The groundbreaking Installation (906 - 955) White to Black at Peters Projects which was on display June 2 – August 26, 2017 is by North Carolina’s Daniel Johnston, both the leading exponent of that State’s traditional pottery and its most avant-garde artist. The installation consists of 50 large jars lining a custom-built corridor extending from the front to the back entrance of the gallery, transforming the gallery space itself. An opening reception with the artist will be held on Friday, June 2, 5-7 pm.
One half of the corridor will be constructed of charred black wooden slats. As this corridor curves toward the center of the installation, the row of vessels appear beginning with a stark white jar, and each consecutive jar becomes darker as one walks through the structure.
At the very center of the space, the corridor changes directions and the exterior wall will become the interior wall. In contrast to the burnt wooden slats, this reverse side of the same wooden wall is whitewashed and the surface of the jars continue to shift from light to dark, ending in a white space with a “solid” black jar.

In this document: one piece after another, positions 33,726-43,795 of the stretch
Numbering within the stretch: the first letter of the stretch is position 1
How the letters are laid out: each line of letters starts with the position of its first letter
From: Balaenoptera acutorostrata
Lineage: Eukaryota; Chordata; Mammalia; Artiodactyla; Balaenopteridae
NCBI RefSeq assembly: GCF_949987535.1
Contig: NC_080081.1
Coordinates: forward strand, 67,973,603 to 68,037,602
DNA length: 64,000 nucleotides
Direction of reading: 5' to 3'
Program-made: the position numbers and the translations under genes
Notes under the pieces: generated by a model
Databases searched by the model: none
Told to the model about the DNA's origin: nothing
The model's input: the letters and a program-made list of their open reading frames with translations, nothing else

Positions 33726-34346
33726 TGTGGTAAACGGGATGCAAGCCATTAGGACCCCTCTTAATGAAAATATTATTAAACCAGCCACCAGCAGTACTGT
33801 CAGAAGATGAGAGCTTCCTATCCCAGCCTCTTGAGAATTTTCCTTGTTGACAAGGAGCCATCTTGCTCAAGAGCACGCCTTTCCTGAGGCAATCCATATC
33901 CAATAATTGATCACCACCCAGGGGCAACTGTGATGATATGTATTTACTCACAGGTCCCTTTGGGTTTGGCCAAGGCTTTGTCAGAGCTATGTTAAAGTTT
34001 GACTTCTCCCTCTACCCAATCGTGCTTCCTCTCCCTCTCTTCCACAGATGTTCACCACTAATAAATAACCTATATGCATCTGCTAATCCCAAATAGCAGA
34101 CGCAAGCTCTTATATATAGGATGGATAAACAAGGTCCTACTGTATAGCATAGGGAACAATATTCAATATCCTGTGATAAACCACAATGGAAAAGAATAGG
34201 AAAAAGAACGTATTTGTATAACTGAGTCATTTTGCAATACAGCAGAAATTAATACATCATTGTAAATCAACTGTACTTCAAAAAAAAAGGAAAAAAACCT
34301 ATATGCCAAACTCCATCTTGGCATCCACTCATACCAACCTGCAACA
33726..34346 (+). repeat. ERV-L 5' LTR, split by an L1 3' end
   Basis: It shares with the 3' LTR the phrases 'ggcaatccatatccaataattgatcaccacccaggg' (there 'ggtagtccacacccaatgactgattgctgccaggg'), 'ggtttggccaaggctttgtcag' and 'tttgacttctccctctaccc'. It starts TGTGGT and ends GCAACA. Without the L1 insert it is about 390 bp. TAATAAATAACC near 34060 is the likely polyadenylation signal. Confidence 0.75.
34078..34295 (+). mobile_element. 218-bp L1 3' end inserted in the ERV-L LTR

Walking through this installation is transformative; 50 jars rest on a continuous curving bench 3' from the ground, placing them intimately close and slightly above eye level. The light flickers through vertical spacing between the wooden slats, landing high on the shoulders of the massive vessels.
Daniel Johnston’s earliest influences stem from working in a high volume North Carolina production studio at the age of 16, where thousands of pieces were produced with a high level of accuracy, culminating in making over 60,000 pots in a two-year period.
Following this production training Johnson explains, “I apprenticed for Mark Hewitt, where I continued my formal education and began to develop my pursuit of an attuned aesthetic sensibility. In considering the characteristics which made the original pots of the North Carolina lineage so unquestionably powerful, I decided to go back to the early origins of this tradition so I could interpret the root aesthetics myself rather than accept the dilution that had happened over time.”